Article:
The value of this brand is a reflection of entrants; of the merchandise sold; of the sponsorship dollars and licensing agreements.  It’s a reflection of the brand equity built (or lost) in the market, much of that brand equity established by public perception.  I’m not telling you to not race WTC events or buy their stuff (actually, I am telling you not to buy that AWA crap).  They put on excellent races (and so does Challenge/Rev3 and many local race directors). I am saying that you can effect that brand equity, though, in other ways.

The easiest way to support this cause is to email the owners of WTC, Providence Equity, directly and let them know what you think.  Specifically, tell them that their investment doesn’t match their principles of “Responsible Investing” stated here.   Almost as easily, take up the cause through Social Media.  Give this here a “Like” on Facebook.  Use the #50WomentoKona hashtag on Twitter.  Comment to @Ironmantri & @CEOIronman directly on Twitter.  Comment to WTC’s partners directly.  Email Ironman directly.  Call them.  Tell everybody who can effect the value of this brand that you think this issue is important and gender inequality is wrong.  Every bit of this played out in the public forum does have an effect on their brand value.  The public forum is the marketplace which ultimately effects value.

My 8-year-old daughter had no choice she was born with a vagina.  Because you were born with a different sex organ; because your skin is a different color; because your faith system is contrary to another; do any of these things mean you shouldn’t be afforded equal opportunities?  Even if we’re talking about a private equity play who’s sole business is to maximize returns to its investors?  I’m a bit quixotic but not naive.  I know equality in triathlon is not solving peace in the Middle East.  On paper (there’s that statement again!) it’s a really minor thing relative to all the major issues in the world.  However, it’s a tributary off of a major issue – gender discrimination.  And if there’s anything history tells us, institutional discrimination isn’t about one thing.  It’s about all the little things that relative to the big issue don’t seem like things we should really worry about. It’s about discounting all the little things – like equal slots for men and women in the marquee event in a small sport like triathlon – that when you take the sum of all the small parts perpetuates a global mentality that women are inferior to men.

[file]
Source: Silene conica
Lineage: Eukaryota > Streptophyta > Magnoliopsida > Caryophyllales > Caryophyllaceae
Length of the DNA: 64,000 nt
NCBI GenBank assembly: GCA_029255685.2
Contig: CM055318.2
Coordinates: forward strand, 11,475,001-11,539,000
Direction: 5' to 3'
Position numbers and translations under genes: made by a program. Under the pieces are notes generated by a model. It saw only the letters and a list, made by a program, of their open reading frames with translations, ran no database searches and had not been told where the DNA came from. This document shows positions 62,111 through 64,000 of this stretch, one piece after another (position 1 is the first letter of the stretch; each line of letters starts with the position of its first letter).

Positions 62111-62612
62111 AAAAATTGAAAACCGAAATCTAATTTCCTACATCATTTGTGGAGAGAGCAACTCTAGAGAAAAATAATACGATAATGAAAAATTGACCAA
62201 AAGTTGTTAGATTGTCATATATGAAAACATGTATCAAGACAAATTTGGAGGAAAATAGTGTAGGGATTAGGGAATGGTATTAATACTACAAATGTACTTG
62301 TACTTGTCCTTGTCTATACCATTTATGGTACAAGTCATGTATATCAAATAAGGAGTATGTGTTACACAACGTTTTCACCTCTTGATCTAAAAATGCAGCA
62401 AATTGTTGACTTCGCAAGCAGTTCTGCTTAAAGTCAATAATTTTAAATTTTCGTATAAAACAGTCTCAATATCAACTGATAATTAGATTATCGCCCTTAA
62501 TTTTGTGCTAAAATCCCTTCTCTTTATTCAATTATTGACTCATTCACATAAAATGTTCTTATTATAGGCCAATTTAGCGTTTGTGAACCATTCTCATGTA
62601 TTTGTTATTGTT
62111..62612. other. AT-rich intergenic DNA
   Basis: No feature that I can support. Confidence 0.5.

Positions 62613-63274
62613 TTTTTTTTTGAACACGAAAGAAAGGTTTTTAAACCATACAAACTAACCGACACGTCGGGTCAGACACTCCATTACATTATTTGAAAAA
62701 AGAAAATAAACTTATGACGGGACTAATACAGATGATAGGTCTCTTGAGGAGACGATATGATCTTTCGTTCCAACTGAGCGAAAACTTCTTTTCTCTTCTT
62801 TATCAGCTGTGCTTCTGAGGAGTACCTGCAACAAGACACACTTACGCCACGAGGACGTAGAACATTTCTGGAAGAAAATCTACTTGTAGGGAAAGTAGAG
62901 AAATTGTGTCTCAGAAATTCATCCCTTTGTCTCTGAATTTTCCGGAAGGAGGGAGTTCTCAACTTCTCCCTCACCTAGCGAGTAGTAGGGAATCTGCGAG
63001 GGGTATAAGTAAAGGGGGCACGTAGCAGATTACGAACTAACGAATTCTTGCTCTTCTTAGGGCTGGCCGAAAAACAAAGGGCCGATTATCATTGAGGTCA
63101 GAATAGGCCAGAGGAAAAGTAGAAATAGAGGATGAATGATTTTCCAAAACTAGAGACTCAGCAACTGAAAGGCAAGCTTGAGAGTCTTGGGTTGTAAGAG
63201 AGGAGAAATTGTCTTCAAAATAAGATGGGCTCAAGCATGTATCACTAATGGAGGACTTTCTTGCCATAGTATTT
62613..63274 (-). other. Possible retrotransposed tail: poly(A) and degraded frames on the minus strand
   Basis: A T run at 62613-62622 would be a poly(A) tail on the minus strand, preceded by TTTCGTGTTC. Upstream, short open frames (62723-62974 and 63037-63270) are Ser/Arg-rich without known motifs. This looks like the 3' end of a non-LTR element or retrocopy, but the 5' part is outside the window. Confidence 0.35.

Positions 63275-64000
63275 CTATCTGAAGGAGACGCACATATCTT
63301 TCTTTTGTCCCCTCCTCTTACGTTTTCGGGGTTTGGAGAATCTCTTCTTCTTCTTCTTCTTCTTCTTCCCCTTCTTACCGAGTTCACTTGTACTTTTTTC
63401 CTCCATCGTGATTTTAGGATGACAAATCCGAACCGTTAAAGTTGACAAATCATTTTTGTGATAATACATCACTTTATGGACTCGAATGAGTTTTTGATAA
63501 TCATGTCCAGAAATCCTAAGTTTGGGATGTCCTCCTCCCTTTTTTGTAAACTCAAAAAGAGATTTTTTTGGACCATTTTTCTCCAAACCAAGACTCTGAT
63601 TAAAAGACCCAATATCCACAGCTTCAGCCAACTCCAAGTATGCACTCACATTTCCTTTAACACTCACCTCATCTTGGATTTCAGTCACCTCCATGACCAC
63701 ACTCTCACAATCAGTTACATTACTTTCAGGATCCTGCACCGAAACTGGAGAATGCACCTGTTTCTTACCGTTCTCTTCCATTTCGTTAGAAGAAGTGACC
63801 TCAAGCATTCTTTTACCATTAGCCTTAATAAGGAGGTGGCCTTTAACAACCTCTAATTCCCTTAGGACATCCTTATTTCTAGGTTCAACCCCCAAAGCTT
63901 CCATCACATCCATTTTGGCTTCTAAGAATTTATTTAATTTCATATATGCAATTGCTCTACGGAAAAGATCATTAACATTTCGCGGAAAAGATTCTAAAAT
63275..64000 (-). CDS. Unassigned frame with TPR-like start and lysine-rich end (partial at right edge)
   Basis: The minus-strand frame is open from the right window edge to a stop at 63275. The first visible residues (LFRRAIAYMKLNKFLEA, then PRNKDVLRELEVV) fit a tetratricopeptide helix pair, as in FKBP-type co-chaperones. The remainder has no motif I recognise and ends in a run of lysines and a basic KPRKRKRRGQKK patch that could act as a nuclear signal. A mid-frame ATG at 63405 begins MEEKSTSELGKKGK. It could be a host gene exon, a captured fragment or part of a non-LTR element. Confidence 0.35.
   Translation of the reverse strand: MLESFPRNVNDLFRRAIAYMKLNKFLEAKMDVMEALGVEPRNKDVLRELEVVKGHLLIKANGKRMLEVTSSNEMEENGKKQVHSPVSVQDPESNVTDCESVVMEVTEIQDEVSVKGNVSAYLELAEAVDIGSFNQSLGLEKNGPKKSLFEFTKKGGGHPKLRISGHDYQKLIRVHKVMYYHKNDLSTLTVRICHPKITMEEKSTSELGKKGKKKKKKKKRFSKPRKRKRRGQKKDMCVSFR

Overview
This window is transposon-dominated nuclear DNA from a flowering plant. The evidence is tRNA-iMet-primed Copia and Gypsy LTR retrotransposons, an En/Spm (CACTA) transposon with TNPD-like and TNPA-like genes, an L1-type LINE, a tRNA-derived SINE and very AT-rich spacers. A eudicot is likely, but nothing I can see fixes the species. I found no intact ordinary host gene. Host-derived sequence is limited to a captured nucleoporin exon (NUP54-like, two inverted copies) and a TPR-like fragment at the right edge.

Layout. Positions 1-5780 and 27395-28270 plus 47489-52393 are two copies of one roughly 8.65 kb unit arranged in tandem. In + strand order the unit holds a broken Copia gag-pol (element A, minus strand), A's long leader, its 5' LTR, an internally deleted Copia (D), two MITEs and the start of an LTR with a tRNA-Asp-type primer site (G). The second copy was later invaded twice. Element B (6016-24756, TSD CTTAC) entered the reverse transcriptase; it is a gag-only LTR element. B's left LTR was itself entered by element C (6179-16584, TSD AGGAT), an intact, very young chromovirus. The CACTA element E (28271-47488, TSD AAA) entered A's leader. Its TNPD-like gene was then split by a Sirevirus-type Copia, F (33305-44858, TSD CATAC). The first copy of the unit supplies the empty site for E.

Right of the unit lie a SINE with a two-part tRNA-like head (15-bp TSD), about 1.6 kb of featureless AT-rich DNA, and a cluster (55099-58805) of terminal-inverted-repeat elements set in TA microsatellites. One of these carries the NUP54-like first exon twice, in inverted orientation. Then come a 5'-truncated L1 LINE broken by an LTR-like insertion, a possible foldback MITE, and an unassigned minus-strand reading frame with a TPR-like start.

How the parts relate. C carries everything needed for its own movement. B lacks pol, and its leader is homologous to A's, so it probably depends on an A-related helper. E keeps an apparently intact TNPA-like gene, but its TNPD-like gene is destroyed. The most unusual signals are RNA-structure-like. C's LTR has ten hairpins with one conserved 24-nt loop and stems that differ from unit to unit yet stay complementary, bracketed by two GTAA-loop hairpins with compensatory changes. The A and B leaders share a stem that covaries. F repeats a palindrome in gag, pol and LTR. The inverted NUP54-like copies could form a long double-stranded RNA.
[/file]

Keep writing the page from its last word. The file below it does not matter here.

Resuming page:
My Daughter is the Second from the Right. She is #50WomentoKona just like every child on that team.

We – those of us who participate in the sport of triathlon – let this one little thing slide, we’re then a small part of the perpetuation of a much bigger and broader issue at hand.  That’s how I see it.  For the sake of not just my daughter but the human fabric in which I’m woven, in which my wife and sons are woven, and the world in which I want my family and I to live in, I can’t let this one go.  I encourage, no, actually, I implore you, not to let this go, too.  Move the needle. Today.

For some more reading on this issue, please visit this collection of great resources here:

9. http://www.swimbikemom.com/2015/03/50-women-kona-mud-social-media-rain.html